A Life

Large Print - 2010
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The Pulitzer Prize-winning biographer brings to life the most intriguing woman in the history of the world: Cleopatra, the last queen of Egypt. Though her life spanned fewer than 40 years, it reshaped the contours of the ancient world.
Publisher: New York : Little, Brown and Co., 2010.
Edition: Large print edition.
ISBN: 9780316120449
Characteristics: viii, 619 pages (large print), 16 unnumbered pages of plates : illustrations, maps ; 25 cm


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OPL_AnnaW Dec 20, 2019

The basic sketches of Cleopatra's life are known by many, however the extent of her political skills, intelligence, and real influence are not. This book is incredibly well-researched yet highly readable - recommended if you like books about powerful women, the allure of mythology, or history.

Sep 18, 2019

The book wasn't bad. Just seemed a bit surface level history for me.

Nov 17, 2018

I listened to the audio book.

I don’t know anything about this time period. IF the book has a cast of characters, I recommend getting that. Since there’s lots of Caesars, cleopatras, Ptolemy, and other names that are unfamiliar...I had a hard time figuring out who was who.

Time wise, the author bounces around. I would have preferred a chronological order so I could follow along better. Maybe in written form she provides the Lead, then the background story...but in audio form, it’s a little confusing.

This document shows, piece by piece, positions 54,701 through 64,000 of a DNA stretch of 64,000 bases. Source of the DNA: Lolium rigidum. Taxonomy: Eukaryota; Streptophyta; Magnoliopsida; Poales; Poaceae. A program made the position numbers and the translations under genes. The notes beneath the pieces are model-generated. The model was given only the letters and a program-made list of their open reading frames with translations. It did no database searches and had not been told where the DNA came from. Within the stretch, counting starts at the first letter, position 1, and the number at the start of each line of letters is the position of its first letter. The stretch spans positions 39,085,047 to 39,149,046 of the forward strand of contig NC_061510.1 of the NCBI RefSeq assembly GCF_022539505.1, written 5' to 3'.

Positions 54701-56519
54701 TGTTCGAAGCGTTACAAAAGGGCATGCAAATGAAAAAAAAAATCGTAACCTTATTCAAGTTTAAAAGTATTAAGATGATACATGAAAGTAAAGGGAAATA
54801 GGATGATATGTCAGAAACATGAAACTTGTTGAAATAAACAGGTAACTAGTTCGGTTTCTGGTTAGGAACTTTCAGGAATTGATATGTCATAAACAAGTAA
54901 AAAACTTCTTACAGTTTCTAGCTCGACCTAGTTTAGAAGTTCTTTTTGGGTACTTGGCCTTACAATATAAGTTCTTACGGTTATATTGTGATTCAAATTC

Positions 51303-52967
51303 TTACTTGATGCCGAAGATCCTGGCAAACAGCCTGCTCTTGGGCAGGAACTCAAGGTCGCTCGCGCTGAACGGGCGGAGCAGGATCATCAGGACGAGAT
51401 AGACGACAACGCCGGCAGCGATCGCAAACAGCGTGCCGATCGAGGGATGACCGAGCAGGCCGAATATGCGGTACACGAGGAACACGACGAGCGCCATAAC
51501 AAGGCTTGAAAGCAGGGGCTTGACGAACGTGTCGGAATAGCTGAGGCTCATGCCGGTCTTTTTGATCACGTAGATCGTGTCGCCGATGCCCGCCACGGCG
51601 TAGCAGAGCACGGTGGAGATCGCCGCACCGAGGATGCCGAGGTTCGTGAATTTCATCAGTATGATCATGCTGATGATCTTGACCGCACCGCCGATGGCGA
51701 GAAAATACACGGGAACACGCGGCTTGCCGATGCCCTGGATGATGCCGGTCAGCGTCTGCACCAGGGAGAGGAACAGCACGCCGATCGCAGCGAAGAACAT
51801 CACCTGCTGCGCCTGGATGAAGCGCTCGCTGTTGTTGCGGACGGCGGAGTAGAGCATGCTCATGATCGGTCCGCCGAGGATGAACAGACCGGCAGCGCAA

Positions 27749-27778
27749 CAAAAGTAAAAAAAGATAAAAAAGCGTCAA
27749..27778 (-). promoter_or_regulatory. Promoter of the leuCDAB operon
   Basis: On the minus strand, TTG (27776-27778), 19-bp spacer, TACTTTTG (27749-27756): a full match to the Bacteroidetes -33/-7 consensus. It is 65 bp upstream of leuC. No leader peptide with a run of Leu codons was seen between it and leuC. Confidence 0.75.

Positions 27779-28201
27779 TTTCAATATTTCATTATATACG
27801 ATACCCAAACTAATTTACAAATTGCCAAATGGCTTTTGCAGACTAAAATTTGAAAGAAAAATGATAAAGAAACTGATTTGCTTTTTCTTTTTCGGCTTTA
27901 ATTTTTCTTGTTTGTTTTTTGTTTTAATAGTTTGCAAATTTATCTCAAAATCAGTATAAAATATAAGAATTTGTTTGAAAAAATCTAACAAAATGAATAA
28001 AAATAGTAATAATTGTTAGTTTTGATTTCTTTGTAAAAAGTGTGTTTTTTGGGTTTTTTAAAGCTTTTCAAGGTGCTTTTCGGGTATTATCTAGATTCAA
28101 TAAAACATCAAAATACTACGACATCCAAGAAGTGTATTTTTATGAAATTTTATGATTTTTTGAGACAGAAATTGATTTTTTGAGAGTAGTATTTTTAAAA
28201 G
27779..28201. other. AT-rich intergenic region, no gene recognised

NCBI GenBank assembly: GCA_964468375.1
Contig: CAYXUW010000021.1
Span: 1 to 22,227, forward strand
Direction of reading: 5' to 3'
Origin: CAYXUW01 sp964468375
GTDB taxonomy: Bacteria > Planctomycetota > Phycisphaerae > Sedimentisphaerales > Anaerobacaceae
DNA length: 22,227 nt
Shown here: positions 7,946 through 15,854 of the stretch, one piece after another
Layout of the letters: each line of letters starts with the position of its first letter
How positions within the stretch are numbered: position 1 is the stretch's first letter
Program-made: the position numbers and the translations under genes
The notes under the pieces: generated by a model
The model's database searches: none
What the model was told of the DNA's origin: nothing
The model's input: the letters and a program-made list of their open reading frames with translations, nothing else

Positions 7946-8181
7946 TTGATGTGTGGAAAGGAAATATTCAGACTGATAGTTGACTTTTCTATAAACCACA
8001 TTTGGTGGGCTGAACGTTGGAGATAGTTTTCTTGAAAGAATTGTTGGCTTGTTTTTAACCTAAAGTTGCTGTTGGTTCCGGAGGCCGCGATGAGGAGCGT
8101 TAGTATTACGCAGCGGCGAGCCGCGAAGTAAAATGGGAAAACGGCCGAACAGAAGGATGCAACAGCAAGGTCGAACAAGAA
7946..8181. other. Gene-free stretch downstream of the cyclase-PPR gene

She writes of the killing of Caesar, but doesn’t mention Brutus or Cassius.

At one point the author mentions that Caesar changed up the Roman calendar, but fails to mention that soon after his death, July (Julius) was re-named in his honor and later, August was re-named for Augustus. These are historical tidbits that I like to learn (and surprisingly, I learned from Eddy Izzard).

Nov 13, 2018


ACCURACY: I really liked this book. It provided me with better information than that from Wikipedia. Stacy Schiff does a good job explaining possible motives and actions that occurred by drawing from what we know and what people like Plutarch knew. However, as a result, the book relies heavily on secondary sources, seeing as there are practically no primary sources. This means that the Roman historian’s view is tainted by Roman propaganda, something that Schiff makes sure to mention. There is also the problem of timeline. Schiff does not provide you with a timeline of events, which means that if you want to know a timeline of Cleopatra you have to mark every event yourself, and even then some events, such as the death of Cicero, are not specifically dated.
Another thing that annoys me only a little bit is that Stacy Schiff hasn’t studied classics at school. I feel pretty sure that having an education built on the history that Cleopatra was living in and around would help.
RECOMMENDATION: While this book is good, it does have a few issues, though not all are through fault of the author. I would recommend reading it but if it is being used for academic purposes one should definitely find more sources and compare them, along with reading translations of the primary sources themselves. 3 out of 5. 70% fresh.

Jan 21, 2018